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Emmanouil I. Drivas, Charalambos E. Skoulakis, Emmanouil K. Symvoulakis, Argyro G. Bizaki, Vassilios A. Lachanas, John G. Bizakis
Med Sci Monit 2007; 13(3): CR136-140
Background: Salivary gland tumors constitute a highly heterogeneous group. There are few large epidemiological studies of benign and malignant salivary gland tumors in Greece. The aim of the present study was to defi ne the pattern of parotid gland neoplasms on the island of Crete.
Material/Methods: The medical records of 131 patients who underwent parotidectomy in the Otorhinolaryngology department of the University hospital of Heraklion over the last ten years were retrospectively reviewed. Gender and age of the patients, size, location, and histology of the tumors, as well as postoperative complications were analyzed and tabulated.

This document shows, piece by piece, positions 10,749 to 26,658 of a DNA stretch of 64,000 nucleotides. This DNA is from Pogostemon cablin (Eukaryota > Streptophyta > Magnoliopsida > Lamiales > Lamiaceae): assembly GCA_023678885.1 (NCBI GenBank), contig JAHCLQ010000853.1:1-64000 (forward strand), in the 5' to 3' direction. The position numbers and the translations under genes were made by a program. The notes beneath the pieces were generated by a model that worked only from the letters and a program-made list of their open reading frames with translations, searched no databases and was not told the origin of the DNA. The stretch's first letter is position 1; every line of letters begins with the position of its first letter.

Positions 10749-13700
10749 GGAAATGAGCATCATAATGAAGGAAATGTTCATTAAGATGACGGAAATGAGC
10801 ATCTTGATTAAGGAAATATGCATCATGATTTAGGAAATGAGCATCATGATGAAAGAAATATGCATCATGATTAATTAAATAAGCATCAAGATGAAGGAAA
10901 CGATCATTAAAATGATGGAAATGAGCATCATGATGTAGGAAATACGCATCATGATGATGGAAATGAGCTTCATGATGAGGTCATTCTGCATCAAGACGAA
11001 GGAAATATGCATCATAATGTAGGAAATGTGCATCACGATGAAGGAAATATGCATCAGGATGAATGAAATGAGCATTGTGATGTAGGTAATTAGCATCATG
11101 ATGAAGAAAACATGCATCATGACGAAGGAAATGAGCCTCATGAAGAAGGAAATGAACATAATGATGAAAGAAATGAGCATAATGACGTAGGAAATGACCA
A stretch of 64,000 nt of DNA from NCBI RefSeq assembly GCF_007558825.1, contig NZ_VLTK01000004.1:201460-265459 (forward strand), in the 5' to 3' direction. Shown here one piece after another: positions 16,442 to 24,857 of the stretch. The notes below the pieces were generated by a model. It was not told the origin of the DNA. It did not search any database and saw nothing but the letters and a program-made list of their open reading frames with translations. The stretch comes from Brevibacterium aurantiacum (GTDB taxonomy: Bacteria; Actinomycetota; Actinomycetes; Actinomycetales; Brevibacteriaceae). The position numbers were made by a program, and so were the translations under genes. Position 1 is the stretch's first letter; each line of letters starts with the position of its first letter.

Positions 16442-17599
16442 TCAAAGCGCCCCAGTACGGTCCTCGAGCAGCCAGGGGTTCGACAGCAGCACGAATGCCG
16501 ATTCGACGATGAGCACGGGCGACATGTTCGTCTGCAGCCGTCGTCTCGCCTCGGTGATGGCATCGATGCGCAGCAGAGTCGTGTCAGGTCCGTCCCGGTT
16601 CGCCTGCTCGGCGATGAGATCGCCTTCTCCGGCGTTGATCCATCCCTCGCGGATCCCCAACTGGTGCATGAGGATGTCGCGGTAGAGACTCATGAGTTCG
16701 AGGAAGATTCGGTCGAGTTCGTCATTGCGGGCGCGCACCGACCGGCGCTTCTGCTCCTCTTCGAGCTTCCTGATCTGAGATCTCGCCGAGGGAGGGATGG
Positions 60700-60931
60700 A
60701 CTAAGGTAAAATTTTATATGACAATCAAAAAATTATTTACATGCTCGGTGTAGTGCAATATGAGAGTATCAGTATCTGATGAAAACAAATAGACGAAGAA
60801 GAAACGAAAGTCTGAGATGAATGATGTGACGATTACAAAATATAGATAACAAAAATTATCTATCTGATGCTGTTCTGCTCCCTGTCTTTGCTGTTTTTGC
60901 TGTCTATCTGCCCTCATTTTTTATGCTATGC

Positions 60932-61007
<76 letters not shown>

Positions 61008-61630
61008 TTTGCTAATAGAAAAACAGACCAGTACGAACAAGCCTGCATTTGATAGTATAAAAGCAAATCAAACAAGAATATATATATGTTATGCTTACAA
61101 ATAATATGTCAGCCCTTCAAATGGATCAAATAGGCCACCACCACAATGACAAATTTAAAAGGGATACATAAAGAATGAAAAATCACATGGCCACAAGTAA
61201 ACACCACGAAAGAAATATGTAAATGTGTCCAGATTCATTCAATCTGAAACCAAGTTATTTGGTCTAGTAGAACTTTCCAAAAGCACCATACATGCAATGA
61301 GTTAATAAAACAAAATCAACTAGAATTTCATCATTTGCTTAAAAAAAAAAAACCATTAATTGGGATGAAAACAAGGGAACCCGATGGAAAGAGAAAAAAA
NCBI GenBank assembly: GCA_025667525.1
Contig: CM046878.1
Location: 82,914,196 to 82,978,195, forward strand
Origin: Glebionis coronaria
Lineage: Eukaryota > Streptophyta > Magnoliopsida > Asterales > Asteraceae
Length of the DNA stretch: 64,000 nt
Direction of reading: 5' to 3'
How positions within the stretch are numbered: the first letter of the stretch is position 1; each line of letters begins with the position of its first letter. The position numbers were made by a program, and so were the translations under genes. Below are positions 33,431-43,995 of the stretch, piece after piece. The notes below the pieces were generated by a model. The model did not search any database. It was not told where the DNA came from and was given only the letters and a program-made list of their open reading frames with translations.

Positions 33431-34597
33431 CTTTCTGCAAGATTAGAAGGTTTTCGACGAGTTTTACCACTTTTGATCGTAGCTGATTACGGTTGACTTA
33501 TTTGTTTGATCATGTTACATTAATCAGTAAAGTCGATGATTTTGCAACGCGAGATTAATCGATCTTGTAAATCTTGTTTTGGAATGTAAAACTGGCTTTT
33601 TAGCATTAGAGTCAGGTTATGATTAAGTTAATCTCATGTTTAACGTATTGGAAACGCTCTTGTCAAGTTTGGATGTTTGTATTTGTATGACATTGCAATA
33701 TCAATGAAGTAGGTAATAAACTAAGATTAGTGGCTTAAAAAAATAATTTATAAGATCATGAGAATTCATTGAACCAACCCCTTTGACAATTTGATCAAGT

Results: There were 101 (77.1%) benign parotid gland tumors and 30 (22.9%) of malignant ones. The most common benign tumor was pleomorphic adenoma (44.2%), while the most common malignant tumor was mucoepidermoid carcinoma (5.3%). The female-to-male ratio was 1.18/1.00. Median age was 48.2 years (range: 16–75 years) in patients with benign tumors and 65.4 years (range: 27–90 years) in patients with malignancy. After superfi cial parotidectomy, the most common postoperative complication was Frey syndrome (8.1%), while after total parotidectomy the most frequent complication was transient facial nerve palsy (45.5%).
Conclusions: On Crete, parotid gland tumors show epidemiological characteristics similar to studies worldwide. Benign parotid tumors are largely more frequent than malignant tumors. The most common benign parotid gland tumor was pleomorphic adenoma, while the most frequent malignant tumor was mucoepidermoid carcinoma. Future research needs to be done to better defi ne the epidemiology of these tumors among the Greek population.